Jun 26, 2014 12:27 PM
BLOOMINGTON, Ind. (AP) - Quinton Bailey is tight-lipped about the day he smoked his first cigarette.
But his nicotine addiction began well before the age of 16, he says.
By his early teens, Bailey was addicted to nicotine. Shortly after turning 18 years old, Bailey bought an electronic cigarette from the Hydra Stix kiosk in the College Mall, in hopes of ending his addiction.
In the first six months that Bailey used his e-cig, he decreased his nicotine intake from 3.6 to 2.4 mg.
"From how long I've done it, I've noticed that I can actually breathe a lot easier," Bailey told The Herald-Times, adding that he hopes to eventually knock his nicotine level down to zero. "Anyone who has an e-cig wants to quit."
E-cigs are helping people such as Bailey quit smoking, but they also are raising alarms among some in the scientific and medical communities. The reason: rapidly increasing popularity of the product with teens.
The percentage of middle and high school students who said they had tried e-cigarettes doubled from 2011 to 2012, according to the National Tobacco Survey. As of 2012, more than 1.78 million teens said they used them. The increased use of e-cigs counters the news in the CDC's 2013 Youth Risk Behavior Survey of high school students that cigarette smoking in that age group has fallen to 15.7 percent, the lowest level ever recorded.
An e-cig looks a lot like a real cigarette, but does not contain the same chemicals and toxins found in traditional tobacco products. In fact, flavorless e-cigs contain only two chemicals: water and nicotine, which are vaporized to form an aerosol mist. The user puffs on the vapor to get a hit of the addictive nicotine, but without other noxious substances found in regular cigarettes. E-cigs do not emit secondhand smoke, but instead an odorless vapor that dissipates into the air within seconds.
The lack of toxins and lower nicotine levels make e-cigarettes less of a threat to public health than regular cigarettes, said Erica Eason, an employee of 4-20, a store that sells them.
"E-cigs will be more appealing to younger kids because they taste better than regular cigarettes," Eason said. "But they are really different, with how much you're going to crave them. I would definitely fear regular cigarettes more."
The U.S. Food and Drug Administration has little regulation and control over e-cigs, but Eason and other local sellers of the product said they expect that to change soon.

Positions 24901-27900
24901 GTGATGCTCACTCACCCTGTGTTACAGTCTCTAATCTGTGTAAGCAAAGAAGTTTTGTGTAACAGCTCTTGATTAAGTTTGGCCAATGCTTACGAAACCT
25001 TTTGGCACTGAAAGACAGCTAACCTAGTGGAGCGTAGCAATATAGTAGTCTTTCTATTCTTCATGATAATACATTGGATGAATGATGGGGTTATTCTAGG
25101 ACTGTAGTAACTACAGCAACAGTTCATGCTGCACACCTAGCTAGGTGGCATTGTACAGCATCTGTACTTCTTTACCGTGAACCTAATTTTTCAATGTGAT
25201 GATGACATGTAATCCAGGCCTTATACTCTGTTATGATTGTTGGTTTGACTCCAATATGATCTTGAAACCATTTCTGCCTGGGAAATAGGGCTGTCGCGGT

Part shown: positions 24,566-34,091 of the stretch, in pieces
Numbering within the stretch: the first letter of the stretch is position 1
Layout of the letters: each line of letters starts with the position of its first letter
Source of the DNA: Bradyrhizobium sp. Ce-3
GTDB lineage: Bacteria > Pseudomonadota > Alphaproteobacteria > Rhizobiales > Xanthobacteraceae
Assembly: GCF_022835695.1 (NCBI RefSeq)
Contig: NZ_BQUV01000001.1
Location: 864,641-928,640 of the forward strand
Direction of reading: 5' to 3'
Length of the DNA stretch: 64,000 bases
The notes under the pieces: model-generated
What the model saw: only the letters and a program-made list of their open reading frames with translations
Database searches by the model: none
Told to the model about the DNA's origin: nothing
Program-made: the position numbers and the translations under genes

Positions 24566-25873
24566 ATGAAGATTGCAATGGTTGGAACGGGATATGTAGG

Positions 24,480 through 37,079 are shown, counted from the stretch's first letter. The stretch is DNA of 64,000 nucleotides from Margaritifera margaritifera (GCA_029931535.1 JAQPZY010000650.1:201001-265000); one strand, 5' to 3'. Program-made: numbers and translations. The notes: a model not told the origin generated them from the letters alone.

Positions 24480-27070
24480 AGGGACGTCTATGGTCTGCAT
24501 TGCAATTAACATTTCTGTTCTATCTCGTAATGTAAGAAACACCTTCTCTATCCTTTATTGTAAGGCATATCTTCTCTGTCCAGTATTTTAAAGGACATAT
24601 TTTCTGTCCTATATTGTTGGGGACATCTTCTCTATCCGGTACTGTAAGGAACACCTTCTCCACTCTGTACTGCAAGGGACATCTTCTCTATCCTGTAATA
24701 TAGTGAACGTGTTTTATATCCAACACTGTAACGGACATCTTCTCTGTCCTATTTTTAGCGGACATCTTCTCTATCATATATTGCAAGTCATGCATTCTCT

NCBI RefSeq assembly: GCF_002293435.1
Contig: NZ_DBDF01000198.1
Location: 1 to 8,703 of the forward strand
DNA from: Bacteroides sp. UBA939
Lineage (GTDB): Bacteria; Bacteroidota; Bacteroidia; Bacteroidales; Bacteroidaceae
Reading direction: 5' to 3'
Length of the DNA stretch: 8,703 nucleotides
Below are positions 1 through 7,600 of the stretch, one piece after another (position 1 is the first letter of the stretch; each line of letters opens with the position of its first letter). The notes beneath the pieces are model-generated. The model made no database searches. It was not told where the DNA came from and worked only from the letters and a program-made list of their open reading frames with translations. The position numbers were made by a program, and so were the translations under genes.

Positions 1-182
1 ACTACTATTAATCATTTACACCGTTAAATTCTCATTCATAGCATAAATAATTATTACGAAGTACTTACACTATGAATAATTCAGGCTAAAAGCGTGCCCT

The World Health Organization received a letter recently signed by 129 global researchers and doctors, calling for worldwide control and regulation of e-cigarettes.
Dr. Robert Proctor, a professor at Stanford University and an Indiana University alumnus, said he signed the letter because he is concerned about the lack of FDA regulation of e-cigs.
"You can basically put anything you want into e-cigs, including all kinds of youth-attracting kiddie flavorings (such as) bubble-gum and pizza," Proctor said. "Dog food is more carefully regulated."
In addition to regulating e-cigs, Proctor hopes the letter will encourage the FDA to mandate the reduction of the nicotine content in conventional cigarettes, rendering them nonaddictive and noninhalable.
"There is no more pressing public health issue than cigarettes, and nicotine is by far the world's most widely abused drug," Proctor said. "Cigarettes in the U.S. alone kill nearly half a million people per year, and users generally find out too late how difficult it is to quit, not realizing that nicotine is as addictive as heroin or cocaine."
Smoker and e-cig user Lee St. John began selling e-cigs at Hydra Stix for the same reason - to help the world quit smoking, he said.
"I hope that we eventually go out of business," St. John said. "I don't want anybody to be addicted to nicotine."
In less than two months, St. John cut his 15-year-long nicotine addiction down from 3.6 to 1.1 mg per cigarette. Even though he and Proctor agree on the evils of nicotine, St. John is hopeful that the government does not try to over-regulate sales of e-cigs, since they are so beneficial to smokers who are trying to quit.
According to Forbes, e-cig sales have increased from $20 million in 2008 to $1 billion in 2013. Last year, cigarette companies lost 1 percent of their sales, Bailey said with pride.
"I want tobacco companies to fall and burn like Chernobyl," St. John said. "I'm a hippie. I want all humans to be happy. I don't want to see anyone addicted to nicotine."
Still, the 1.78 million minors who are trying e-cigs are a huge concern for researchers.
"The increased use of e-cigarettes by teens is deeply troubling," said U.S. Centers for Disease Control and Prevention Director Tom Frieden, in a September 2013 press release. "Nicotine is a highly addictive drug. Many teens who start with e-cigarettes may be condemned to struggling with a lifelong addiction to nicotine and conventional cigarettes."
With the exception of his grandmother, Bailey said, everyone in his family has smoked around him. In the house, in the car, in his own room.
Bailey's story illustrates the dangers of exposing children to any drug.
"I'm only 19, and my body has the shakes that someone who has been smoking American Spirits for 10 years would have," Bailey said. "That's what it's like. And it sucks."
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